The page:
'Labor of Love': Venice Review

Labor of Love Still
Salaam Cinema
Strong pictorial qualities evaporate like wet footprints in the tedium of a stretched-out Indian art film sans dialogue

Hell is where the day shift and the night shift never meet

A sensitive first feature by short filmmaker and painter Aditya Vikram Sengupta, Labor of Love (Asha Jaoar Majhe) is a will o’ the wisp art piece that seems more interested in beautifully photographing the texture of concrete walls and the wonder of oil frying in a pan than in telling a story. Sporting only two characters and no real dialogue, the result is inevitably a tedious watch as 80 minutes crawl by uneventfully, until the last scene gives meaning to it all. Sengupta’s subject is the inhuman sacrifices that have to be made by a young couple to make ends meet. But handled this way, it would have worked much better as a short or medium-length film.  With so many intriguing Indian indies out there, it’s likely to fade quickly after a quiet Venice Days bow.

Early one morning on the outskirts of Calcutta, a girl (Basabdutta Chatterjee) goes to work in a distant handbag factory. She spends the whole day there, her face calm and determined. Offscreen a news story talks about India’s recession, which has put many out of work. Meanwhile a young man (Ritwick Chakraborty) wakes up and spends the morning doing small domestic chores in his modest apartment. He also looks calm and determined as he washes clothes, shops for food and prays at a home altar. He appears to be out of work until sundown comes and he leaves for the night shift at a printer. Through an offscreen loudspeaker we hear more about the recession’s devastating effects, especially on the working class. By the time the pay-off comes in the last scene, it’s too late to salvage this fragile little tale.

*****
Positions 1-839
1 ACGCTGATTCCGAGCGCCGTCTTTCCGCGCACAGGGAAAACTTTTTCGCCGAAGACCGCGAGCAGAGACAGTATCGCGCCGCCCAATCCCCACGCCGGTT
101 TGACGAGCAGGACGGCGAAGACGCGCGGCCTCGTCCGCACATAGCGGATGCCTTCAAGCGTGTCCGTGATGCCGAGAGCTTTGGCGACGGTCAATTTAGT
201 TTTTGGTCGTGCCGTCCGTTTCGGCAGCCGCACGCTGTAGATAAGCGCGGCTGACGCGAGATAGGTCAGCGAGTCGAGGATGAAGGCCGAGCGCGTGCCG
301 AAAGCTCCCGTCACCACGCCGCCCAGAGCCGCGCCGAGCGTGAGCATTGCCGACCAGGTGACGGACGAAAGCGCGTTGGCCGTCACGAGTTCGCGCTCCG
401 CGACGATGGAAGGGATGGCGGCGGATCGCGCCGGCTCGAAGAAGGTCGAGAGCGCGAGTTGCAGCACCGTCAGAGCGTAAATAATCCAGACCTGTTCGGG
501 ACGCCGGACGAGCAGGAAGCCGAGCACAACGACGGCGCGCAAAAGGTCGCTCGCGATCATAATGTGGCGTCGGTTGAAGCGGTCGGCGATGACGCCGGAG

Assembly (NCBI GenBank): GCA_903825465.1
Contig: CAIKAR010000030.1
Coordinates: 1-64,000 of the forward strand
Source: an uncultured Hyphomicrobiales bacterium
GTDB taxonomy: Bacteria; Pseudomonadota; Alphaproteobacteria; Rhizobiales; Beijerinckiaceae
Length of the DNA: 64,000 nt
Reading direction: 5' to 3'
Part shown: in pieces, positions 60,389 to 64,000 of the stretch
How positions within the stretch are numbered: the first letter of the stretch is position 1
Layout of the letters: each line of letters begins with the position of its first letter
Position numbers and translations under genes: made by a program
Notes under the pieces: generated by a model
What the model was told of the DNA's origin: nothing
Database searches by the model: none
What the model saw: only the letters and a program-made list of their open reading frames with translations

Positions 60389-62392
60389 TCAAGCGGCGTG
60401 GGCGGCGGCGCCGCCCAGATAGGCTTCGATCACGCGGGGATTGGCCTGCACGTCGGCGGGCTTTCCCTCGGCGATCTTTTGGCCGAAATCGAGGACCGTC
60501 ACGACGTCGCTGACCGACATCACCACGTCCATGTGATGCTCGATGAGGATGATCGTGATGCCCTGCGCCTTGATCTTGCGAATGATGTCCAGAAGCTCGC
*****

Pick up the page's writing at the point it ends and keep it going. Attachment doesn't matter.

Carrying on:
The attractive actors are easy to watch, though their silent, enigmatic performances deliberately withhold information from the viewer until the end. Without social interaction of any kind, they remain abstract, symbolic figures. Similarly, Sengupta and his co-cinematographer, Mahendra Shetty, share an artist’s interest in shadow and texture, but don’t reveal much about life in those heavily populated back alleys of Calcutta. 

Production companies: For Films in association with Salaam Cinema, Novo Films
Cast: Ritwick Chakraborty, Basabdutta Chatterjee
Director-Screenwriter: Aditya Vikram Sengupta
Producers: Aditya Vikram Sengupta, Sanjay Shah
Executive producer: Jonaki Bhattacharya,
Directors of photography: Mahendra Shetty, Aditya Vikram Sengupta
Production designer: Jonaki Bhattacharya
Editors: Aditya Vikram Sengupta, Sanjay Shah

No rating, 84 minutes